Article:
On this the 4th day of Christmas I wish you all the joy and beauty during this Nativity season.
Despite what the culture around us says, Christmas just began on the 25th of December, not ended. We are excited to be celebrating all week long. I was very pleasantly surprised to see this reminder on the front page of the Fargo/Moorhead Newspaper on Saturday, Christmas Eve.
One of the first things I did when we moved here was to subscribe to the local paper…in print! It is one of the best ways to get to know a new area. This paper is only printed twice a week and on Saturday’s edition front and center was an article titled “Advent’s Anticipation”.
I thought I’d share it with you.
The Christmas season has not begun. This season of anticipation and preparation is called Advent. It’s a very different thing.
We are a culture that celebrates anticipation. We seem to be more excited, most aware, when we know something is coming before it gets here. The potential, even for the smallest things, always seems huge.
Today is Christmas Eve. The Christmas season is exuberantly a season of anticipation, and everything about it has been leading up to this moment. Tonight, Santa Claus will once more take to the air and bring gifts worldwide. Tonight, a child is born in Bethlehem.
There is something about a promise. Something about waiting for the extraordinary. With the Christmas season, it’s not only that we’re giving or hoping to receive a gift, although we certainly are. It’s a promise that life will become a bit richer, a bit more filled, a bit less isolated and wandering. A gift comes from someone else. Giving the gift is an act of communion and love.
In truth, though, the Christmas season has not begun. This season of anticipation and preparation is called Advent. It’s a very different thing.
Advent means arrival. The first day of Advent is the beginning of the liturgical calendar and the start of a four-week time of preparation. We are getting ready for Christmas. Much like Lent before Easter, Advent is meant to be a time of reflection. A time to experience hope and recenter our lives.
Although Advent calendars begin on Dec. 1, Advent actually began this year on Nov. 27. It’s always on the Sunday closest to the Feast of St. Andrew, the first Apostle. The four Sundays of Advent have themes represented by candles: the Candle of Hope, the Candle of Peace, the Candle of Love and the Candle of Joy. These themes are promises, wishes, anticipations. And then there is a fifth candle, which represents the birth of Christ, the promise made real.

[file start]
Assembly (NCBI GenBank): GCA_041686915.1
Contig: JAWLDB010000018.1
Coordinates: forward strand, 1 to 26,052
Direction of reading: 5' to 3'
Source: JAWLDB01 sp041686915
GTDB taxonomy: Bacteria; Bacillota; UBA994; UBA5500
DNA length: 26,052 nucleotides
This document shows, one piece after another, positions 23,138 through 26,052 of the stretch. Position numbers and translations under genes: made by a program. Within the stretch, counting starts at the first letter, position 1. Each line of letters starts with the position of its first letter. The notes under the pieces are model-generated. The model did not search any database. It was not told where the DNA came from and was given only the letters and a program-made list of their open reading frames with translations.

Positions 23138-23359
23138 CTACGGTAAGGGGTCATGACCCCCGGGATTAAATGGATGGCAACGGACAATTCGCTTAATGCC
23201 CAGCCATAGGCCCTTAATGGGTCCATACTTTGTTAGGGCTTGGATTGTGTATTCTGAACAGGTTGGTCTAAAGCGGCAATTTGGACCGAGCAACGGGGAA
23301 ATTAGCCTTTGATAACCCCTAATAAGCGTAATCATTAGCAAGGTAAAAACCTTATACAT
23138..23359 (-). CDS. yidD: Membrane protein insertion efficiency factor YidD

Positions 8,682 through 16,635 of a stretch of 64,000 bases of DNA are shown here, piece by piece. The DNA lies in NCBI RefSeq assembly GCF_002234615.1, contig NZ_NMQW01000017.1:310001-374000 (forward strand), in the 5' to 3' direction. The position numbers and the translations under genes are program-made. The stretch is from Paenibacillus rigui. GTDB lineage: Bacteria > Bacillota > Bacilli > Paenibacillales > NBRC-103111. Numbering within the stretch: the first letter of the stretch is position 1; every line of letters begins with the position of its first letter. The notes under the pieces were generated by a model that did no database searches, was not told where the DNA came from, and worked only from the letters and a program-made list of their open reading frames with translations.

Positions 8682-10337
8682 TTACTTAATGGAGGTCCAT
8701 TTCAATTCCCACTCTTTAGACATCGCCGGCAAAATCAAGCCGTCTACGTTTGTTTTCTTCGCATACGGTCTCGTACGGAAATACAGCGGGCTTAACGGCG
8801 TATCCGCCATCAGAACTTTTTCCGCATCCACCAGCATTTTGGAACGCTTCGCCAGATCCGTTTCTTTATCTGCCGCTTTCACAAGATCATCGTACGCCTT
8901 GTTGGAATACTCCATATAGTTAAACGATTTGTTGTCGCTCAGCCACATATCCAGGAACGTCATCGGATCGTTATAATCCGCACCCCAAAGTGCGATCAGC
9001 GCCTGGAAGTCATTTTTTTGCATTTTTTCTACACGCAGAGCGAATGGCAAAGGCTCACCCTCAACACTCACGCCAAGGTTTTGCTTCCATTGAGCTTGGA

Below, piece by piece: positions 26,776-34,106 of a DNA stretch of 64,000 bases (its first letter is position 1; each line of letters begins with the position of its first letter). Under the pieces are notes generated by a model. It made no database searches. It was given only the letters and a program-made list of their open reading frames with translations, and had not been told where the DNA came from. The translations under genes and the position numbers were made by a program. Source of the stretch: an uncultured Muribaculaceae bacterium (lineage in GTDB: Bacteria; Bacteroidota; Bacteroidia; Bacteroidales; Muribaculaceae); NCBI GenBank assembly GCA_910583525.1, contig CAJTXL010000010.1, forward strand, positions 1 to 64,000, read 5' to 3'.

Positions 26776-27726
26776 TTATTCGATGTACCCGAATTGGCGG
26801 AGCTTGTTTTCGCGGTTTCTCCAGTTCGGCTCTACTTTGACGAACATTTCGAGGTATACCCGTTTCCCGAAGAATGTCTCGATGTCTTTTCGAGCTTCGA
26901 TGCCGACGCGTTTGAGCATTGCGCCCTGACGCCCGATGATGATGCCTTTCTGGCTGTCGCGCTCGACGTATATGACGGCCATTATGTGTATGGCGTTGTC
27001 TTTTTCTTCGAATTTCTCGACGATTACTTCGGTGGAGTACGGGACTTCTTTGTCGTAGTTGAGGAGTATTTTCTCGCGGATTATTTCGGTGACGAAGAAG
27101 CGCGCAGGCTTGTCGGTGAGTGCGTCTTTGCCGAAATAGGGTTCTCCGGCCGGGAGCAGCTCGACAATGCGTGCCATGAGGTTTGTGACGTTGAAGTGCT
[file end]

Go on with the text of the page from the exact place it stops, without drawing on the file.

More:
Advent calendars give a gift each day. A piece of chocolate. An ornament. There is always a bit of mystery and discovery as small windows open to reveal the gift, a bit of joy when a hope is given form. One small gift each day to celebrate something on its way.
There is a radio station in town which, every year, changes completely for the holiday season. At midnight on Nov. 25, the moment our attention turns from Thanksgiving, rock and roll gives way to Christmas songs. This year, it began with Johnny Mathis, “It’s the Most Wonderful Time of the Year.” Until midnight on Dec. 26, the station will be all Christmas music.
I know that song. It is one my personal favorites. The whole song is in the future tense, describing what is to come.
“With the kids jingle belling, and everyone telling you be of good cheer. … There’ll be parties for hosting, marshmallows for toasting, and caroling out in the snow. … There will be much mistltoeing, and hearts will be glowing, when loved ones are near.”
What we love here is hope for the future, a hope for peace and joy.
Think of other Christmas songs. “I’m Dreaming of a White Christmas,” “Have Yourself a Merry Little Christmas,” “All I want for Christmas is You.” Every one of them is a song of something in the future.
Advent ends this evening. Tomorrow is Christmas! So perhaps it’s better to say tomorrow is the first day of Christmas. It is the beginning of a new church year. A gift is made present in the world.
But there is one more season to consider. A season not of promise, but a season of how to accept a gift. It begins today, this evening, at sunset. In the church calendar, it’s called “Christmastide.” It runs for 12 days.
Although rarely thought of these days, tomorrow begins the time of the Magi’s journey. We begin waiting for the Epiphany. Twelfth Night, Jan. 5, is when the three kings arrived at the manger and were transformed. This is where the song, the Twelve Days of Christmas, comes from. Much like Advent, where gifts celebrate the approaching holy, the gifts in the song celebrate the ability to actually see, to be in the presence of that miracle.
Tomorrow is Christmas. With luck, tomorrow will be, for everyone, a day of comfort and joy. A day of family and friends and peace.
Tomorrow will be a day of celebration. We will celebrate the birth of Christ, in the past and promised once more in the future, and with Christmas comes the idea that our lives can be working to make the universe a more holy place. We will arrive once more at the manger and be transformed.
Advent ends this evening. Anticipation and hope will become the given gift. A gift that asks us to lead meaningful lives. Christmas should be in our hearts throughout the year.
In 12 days, after all the pipers piping and the golden rings, we will celebrate our ability to be present and accept the gift meant for us.
Tomorrow is the first day of Christmas.Opinion by W. Scott Olsen / Special to The Forum
So, today is the fourth day of Christmas. We will celebrate today with our family, have a meal, play some games and maybe even go for a walk in the snow!
4 thoughts on “Christ is Born!”
Love it. Nice article.
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Awesome post…. Sue!
May the Lord bless you abundantly there in your new home!
Thank you, Gretchen. Blessed new year to you!
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